The California Penal Code defines a multitude of important terms for determining liability under the State’s criminal statutes. Successfully charging and convicting for many criminal acts hinges on whether an act was willful or intentional. These terms are defined in Preliminary Provisions of the California Penal Code.
The California Assembly determines the intent required for the commission of a crime. At trial, the presence or absence of the requisite intent is a question of fact. Higher courts will not disturb on appeal any determination of the requisite intent by the trial court that is based on substantial evidence.
It is interesting that the term “willfully” is the first word defined by the code section. When applied to the intent with which an act is done or omitted, “willfully” implies simply a purpose or willingness to commit the act, or the omission. It does not require any intent to violate the law, or to injure another, or to acquire any advantage.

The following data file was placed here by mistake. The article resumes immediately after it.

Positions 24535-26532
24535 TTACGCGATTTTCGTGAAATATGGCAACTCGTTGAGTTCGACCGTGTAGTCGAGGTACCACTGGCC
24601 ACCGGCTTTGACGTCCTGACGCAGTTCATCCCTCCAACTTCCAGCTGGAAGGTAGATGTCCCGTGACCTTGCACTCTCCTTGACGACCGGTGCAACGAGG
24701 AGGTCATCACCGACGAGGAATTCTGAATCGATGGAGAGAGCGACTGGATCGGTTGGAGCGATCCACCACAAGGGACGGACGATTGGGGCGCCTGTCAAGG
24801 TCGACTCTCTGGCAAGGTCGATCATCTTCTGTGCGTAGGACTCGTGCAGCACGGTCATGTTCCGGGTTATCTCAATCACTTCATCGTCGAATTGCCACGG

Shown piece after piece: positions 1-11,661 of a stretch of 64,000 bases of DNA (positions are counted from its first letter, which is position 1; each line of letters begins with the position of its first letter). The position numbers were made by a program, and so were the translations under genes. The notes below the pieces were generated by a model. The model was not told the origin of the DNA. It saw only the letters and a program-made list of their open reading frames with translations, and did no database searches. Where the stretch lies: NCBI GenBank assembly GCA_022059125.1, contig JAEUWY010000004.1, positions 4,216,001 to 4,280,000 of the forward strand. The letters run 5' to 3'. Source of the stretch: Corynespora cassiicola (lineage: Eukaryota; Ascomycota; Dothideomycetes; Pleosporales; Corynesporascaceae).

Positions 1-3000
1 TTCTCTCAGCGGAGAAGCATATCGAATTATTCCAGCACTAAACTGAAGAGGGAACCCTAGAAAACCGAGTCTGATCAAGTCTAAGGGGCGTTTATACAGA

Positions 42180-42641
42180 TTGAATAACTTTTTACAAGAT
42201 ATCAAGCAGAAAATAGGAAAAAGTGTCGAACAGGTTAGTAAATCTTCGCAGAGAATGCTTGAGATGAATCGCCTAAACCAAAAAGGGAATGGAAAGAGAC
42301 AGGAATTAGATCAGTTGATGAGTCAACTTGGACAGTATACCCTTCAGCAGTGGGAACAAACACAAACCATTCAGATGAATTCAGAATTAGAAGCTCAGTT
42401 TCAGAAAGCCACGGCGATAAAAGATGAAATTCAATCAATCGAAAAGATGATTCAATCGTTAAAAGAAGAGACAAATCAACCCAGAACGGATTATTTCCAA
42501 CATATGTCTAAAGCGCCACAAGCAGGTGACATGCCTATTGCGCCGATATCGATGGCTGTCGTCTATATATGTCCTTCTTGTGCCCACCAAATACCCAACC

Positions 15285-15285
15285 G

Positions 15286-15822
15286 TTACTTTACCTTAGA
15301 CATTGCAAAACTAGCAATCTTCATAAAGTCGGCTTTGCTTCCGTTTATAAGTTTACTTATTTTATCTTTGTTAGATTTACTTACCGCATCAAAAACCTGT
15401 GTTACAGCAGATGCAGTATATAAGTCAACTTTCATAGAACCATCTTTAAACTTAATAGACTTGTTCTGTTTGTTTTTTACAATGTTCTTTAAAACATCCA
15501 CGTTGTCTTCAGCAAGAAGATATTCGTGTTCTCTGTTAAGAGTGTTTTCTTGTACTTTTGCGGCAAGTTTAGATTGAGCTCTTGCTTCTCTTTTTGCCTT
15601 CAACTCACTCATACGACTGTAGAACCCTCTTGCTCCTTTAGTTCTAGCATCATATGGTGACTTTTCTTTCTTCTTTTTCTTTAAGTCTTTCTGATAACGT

Thus, the fact that you didn’t intend to hurt anyone when you ignited the stick of dynamite lying on the table in the hardware store is irrelevant. You “willfully” committed the act, and therefore are responsible for the act’s consequences. This does not necessarily mean that you intended to violate the law or cause any harm or injury; rather, it means that you purposely did an act that could have resulted in harm or injury.
John Patrick Dolan is a California State Bar Certified Specialist in Criminal Law. Certification as a Specialist in Criminal Law is the highest achievement awarded by the State Bar of California to attorneys in the field of criminal law. The attorneys at the Dolan Law Offices have decades of experience defending individuals charged with violent felonies. Call us today at (760) 775-3739 or find out more online here.